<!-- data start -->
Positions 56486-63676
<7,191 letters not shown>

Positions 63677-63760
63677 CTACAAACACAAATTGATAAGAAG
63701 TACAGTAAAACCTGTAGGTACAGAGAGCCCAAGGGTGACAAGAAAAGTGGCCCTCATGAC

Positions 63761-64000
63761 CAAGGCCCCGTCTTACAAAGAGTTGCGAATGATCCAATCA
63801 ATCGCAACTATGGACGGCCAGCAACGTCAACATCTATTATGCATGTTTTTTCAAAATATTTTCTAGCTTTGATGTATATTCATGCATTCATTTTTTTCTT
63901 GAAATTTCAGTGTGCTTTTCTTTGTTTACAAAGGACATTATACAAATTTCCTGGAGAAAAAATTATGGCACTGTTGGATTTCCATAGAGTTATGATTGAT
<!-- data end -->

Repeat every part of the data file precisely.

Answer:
Positions 56486-63676
<7,191 letters not shown>

Positions 63677-63760
63677 CTACAAACACAAATTGATAAGAAG
63701 TACAGTAAAACCTGTAGGTACAGAGAGCCCAAGGGTGACAAGAAAAGTGGCCCTCATGAC

Positions 63761-64000
63761 CAAGGCCCCGTCTTACAAAGAGTTGCGAATGATCCAATCA
63801 ATCGCAACTATGGACGGCCAGCAACGTCAACATCTATTATGCATGTTTTTTCAAAATATTTTCTAGCTTTGATGTATATTCATGCATTCATTTTTTTCTT
63901 GAAATTTCAGTGTGCTTTTCTTTGTTTACAAAGGACATTATACAAATTTCCTGGAGAAAAAATTATGGCACTGTTGGATTTCCATAGAGTTATGATTGAT